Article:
This is a democratic vision. It is based on the belief that solving scientific problems, from climate change to food security, will not happen through scientists alone but ‘requires a partnership between science and the rest of society’. It is a challenging vision for many scientists, as it demands they not just communicate to others but with others, listening as well as talking. It also does not necessarily mean that people will become more positive about science. The result of getting more engaged, might well be a population who are more critical and sceptical about science.

To put this vision into practice, the BSA constructed an audience map or model. This divides people into audience segments, or ‘zones’, based on their behaviors, confidence and self-identity with science:

  • the not interested - see science as not for them;
  • the interested - are potentially open to science but make no particular efforts to engage;
  • the engaged - are enthusiastic about science and actively seek out information and events; and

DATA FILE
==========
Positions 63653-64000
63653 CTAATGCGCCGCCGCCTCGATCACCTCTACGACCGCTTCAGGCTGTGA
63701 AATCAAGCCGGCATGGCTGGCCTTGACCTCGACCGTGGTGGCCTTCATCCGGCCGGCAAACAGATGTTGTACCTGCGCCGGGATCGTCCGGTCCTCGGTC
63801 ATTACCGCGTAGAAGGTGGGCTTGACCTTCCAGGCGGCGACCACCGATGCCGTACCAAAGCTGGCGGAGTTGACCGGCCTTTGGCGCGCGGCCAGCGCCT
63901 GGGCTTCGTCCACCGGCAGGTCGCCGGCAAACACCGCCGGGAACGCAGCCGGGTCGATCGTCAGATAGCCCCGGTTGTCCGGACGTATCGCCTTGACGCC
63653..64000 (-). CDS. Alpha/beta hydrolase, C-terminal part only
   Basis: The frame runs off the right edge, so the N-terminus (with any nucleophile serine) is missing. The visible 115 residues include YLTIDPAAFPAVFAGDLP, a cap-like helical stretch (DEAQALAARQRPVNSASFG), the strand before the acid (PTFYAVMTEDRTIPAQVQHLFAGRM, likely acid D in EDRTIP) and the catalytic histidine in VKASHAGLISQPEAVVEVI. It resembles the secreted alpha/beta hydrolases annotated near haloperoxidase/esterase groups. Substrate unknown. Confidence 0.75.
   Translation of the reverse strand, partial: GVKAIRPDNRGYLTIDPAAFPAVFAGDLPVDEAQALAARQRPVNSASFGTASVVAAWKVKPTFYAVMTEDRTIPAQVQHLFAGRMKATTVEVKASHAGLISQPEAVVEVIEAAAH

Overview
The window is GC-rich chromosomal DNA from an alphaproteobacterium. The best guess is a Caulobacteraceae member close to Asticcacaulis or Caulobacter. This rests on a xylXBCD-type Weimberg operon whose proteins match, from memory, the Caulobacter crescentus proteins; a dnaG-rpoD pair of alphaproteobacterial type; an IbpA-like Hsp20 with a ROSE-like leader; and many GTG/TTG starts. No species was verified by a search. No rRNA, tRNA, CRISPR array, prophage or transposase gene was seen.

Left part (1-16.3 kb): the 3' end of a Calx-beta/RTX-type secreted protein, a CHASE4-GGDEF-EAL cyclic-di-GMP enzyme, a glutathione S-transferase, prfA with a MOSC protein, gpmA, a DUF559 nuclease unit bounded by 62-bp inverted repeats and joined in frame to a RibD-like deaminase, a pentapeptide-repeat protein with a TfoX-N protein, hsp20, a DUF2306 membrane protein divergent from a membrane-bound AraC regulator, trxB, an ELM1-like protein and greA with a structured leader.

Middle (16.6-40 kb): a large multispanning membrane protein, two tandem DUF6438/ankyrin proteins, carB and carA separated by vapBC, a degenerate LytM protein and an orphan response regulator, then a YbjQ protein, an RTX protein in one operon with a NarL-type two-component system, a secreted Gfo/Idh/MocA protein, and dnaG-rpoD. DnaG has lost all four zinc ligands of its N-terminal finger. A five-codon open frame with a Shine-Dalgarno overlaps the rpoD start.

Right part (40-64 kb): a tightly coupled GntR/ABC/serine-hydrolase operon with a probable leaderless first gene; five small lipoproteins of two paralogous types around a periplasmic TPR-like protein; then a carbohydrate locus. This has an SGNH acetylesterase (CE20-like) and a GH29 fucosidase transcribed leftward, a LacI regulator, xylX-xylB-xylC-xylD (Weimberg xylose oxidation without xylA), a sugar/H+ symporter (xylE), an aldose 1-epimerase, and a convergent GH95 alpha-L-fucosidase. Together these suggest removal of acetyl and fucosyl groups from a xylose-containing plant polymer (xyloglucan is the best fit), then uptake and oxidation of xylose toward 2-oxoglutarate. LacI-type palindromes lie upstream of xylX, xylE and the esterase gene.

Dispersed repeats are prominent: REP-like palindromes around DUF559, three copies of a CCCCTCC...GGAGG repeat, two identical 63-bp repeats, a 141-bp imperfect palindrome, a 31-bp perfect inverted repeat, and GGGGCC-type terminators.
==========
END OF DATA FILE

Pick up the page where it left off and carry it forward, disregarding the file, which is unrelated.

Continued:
• the experts - are professionals who produce or curate scientific knowledge.

Through this model, they translated their vast vision into the more manageable task of creating transition opportunities between the zones. In other words, their goal was to move people from being not interested to interested, and from interested to engaged; shifting people from relationships with science based in apathy, disinterest and passivity to ones based in excitement, engagement and activity. This is where I come in. The BSA asked me, as an independent researcher, to evaluate their work in terms of its transition opportunities.